Andiejj

Well-known member
Jul 19, 2007
188
0
Katy, TX
#9
It's a shame that you pay extra money and assume that the equipment will do what you paid for - read the salt levels and tell you when the salt is low. I assumed that is what mine was doing and since I had never had a pool before, I did not know what was "normal". When I realized there was something wrong with the SWG then I did go get salt strips. SO I have them now. In the future when the SWG tells me the salt is low, I will check myself. As stated, my intellichlor is now reading 4100. So hopefully it is fixed and I will check up on it when it cliams to be low. Thanks for the info.
 
#10
EskimoPie, you missed another reason for the salt to drop (and it's because you, like I, have a cartridge filter), backwashing Sand or DE filters will also lower salt levels.

Another thing to note, SWG systems without a dedicated salt sensor is basically deciphering the amperage and voltage draw on the cell, then assuming what the approximate salt level is. This is all based on the conductivity of the system.

What can affect the conductivity, giving a false reading of low salt:
- Cold Water Temperatures: most systems shut down when temps fall below 65 degrees. However, to compensate (or trick the system), additional salt can be added when cooler water temperatures are maintained.
- Scaled Cell: blocks the electrical current from passing between the electrodes. Cells must be maintained clean and free from calcium scale. Follow the manufacturers directions to acid wash the cell, as needed. To ensure a scale free cell, test and adjust your water chemistry to ensure balanced water conditions according to the Saturation Index.
- Failing Cell: if your cell is clean and your salt level has been tested (not from the display on your system), a failing cell can falsely indicate low salt.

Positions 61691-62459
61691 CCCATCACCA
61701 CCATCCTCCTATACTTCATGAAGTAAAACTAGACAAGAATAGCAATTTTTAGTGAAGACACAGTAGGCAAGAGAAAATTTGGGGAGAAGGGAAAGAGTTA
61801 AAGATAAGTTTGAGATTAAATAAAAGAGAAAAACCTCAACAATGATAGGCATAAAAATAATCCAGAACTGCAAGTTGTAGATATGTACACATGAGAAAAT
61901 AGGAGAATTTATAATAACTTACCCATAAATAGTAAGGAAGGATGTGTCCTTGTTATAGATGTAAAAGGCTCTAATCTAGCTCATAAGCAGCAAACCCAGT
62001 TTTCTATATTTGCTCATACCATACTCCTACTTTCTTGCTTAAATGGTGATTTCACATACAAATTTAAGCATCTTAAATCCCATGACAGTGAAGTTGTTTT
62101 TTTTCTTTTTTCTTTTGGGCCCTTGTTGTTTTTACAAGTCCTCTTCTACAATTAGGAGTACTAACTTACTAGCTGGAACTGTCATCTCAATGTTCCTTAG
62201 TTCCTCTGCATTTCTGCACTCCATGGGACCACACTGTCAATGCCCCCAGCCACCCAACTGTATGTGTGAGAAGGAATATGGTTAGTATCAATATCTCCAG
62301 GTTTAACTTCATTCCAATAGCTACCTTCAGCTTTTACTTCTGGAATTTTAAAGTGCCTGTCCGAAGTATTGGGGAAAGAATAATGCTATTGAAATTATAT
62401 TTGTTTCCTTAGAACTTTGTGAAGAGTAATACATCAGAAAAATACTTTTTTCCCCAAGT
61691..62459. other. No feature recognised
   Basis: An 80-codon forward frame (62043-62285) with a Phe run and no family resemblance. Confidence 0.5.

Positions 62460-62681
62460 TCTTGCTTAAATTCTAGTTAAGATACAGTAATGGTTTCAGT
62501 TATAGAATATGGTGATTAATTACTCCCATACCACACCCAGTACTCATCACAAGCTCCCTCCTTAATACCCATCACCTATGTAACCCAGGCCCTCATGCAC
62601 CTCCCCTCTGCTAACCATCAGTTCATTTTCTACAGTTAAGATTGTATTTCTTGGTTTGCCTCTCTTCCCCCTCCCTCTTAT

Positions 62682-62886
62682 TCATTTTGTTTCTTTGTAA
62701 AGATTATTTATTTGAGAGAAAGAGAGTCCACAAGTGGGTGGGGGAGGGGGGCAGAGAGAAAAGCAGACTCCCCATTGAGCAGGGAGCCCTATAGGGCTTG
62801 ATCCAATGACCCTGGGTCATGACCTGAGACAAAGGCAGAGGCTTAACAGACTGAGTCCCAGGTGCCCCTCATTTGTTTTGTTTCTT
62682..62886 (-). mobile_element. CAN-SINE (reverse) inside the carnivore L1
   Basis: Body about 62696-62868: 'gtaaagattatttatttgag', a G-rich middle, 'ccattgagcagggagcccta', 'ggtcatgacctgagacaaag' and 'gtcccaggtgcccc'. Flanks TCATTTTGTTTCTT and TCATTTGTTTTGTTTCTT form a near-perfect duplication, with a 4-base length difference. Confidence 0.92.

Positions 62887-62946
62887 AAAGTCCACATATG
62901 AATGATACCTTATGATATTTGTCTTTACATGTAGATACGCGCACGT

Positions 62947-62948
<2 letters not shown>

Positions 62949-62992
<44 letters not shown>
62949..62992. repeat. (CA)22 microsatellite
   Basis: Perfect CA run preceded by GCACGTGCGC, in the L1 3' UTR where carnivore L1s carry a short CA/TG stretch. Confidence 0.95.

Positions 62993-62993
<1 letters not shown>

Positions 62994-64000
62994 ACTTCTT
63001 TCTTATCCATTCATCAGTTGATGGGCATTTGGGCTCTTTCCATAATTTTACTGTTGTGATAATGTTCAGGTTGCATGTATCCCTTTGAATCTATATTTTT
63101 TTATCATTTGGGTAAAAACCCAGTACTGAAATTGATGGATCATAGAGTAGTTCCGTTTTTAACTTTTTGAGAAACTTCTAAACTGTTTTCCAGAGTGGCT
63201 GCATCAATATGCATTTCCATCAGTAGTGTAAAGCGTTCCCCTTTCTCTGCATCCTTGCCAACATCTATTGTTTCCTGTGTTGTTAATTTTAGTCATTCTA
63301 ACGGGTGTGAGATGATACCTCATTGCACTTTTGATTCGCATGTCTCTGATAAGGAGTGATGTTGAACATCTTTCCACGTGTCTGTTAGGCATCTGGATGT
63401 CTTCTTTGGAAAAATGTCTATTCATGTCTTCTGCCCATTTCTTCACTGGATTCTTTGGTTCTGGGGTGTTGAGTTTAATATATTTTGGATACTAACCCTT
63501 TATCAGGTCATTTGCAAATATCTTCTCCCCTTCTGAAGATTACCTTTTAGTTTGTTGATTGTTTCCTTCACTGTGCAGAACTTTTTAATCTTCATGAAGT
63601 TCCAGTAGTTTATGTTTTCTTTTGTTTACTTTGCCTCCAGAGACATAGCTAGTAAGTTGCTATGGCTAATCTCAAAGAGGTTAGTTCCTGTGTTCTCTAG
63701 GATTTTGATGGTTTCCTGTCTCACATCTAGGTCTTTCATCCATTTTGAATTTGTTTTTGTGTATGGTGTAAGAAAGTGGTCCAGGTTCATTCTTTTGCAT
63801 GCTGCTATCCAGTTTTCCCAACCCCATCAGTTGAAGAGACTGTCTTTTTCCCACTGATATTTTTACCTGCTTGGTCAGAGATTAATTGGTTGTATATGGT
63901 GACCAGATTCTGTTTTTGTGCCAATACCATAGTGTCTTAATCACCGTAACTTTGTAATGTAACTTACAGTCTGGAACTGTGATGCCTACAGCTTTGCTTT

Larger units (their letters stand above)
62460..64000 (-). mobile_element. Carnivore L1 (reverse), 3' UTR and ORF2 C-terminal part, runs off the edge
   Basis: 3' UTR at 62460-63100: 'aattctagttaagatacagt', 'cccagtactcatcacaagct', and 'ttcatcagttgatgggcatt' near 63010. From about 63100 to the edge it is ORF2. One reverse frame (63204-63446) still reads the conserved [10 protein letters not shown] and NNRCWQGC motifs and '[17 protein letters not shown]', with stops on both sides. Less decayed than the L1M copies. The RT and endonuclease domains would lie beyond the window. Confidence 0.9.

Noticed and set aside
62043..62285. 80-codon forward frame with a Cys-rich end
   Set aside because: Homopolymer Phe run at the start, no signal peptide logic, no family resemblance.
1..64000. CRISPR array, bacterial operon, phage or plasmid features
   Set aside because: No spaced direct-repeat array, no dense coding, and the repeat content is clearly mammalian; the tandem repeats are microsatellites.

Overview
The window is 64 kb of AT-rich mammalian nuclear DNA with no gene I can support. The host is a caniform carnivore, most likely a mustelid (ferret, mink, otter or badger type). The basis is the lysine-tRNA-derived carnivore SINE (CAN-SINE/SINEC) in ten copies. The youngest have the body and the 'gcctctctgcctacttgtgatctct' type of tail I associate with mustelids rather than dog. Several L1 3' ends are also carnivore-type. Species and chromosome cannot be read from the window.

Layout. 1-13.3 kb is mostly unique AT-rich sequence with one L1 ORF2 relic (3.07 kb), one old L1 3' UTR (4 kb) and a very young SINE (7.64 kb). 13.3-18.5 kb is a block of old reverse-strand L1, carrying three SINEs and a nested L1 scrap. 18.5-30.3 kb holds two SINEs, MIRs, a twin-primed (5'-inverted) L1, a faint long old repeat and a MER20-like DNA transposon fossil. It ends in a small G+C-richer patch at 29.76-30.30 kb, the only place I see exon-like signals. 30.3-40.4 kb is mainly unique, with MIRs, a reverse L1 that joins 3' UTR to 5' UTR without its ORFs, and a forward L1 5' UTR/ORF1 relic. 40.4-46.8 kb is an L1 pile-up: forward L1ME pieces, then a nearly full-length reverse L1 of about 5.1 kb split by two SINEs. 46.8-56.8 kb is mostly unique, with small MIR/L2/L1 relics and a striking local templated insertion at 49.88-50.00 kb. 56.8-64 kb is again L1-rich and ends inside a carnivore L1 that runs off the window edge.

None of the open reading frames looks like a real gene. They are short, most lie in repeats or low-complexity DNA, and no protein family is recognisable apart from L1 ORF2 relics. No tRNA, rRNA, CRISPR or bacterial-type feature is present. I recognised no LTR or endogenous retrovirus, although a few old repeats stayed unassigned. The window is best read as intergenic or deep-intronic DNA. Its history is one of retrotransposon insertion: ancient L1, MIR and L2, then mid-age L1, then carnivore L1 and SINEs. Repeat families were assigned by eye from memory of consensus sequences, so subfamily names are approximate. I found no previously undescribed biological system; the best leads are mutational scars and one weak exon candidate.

Periodic (monthly) inspections of your salt level should keep you on track as there are very few conditions that will allow the salinity to drop drastically from month to month. Heavy Rainfall and Leaks are the main culprits.

Hope this helps,
 
Sep 5, 2007
28
0
#11
Poolsean is right. Most chlorinators manufacturers use secondary data such as cell's operating parameters to indicate "approx" salinity. You cannot rely on this system.It is only an rough guide and works only while cell has no calcium deposits and in good working order.
So periodic water test by poolshop is a must.
If you loosing salt from the pool, I would check for leaks of water especially via automatic pool water level system ( if you have one) Other that that you only loose significant amount of salt when you loose a lot of water.

The think with "salt monitor" as well as "self cleaning chlorinator" are in many cases just a marketing terms. In reality "salt monitors" often are not really an accurate / reliable option as well as "self cleaning" been over marketed as Maintenance free. In reality in most cases Self Cleaning machine need to be cleaned, but simply not that often,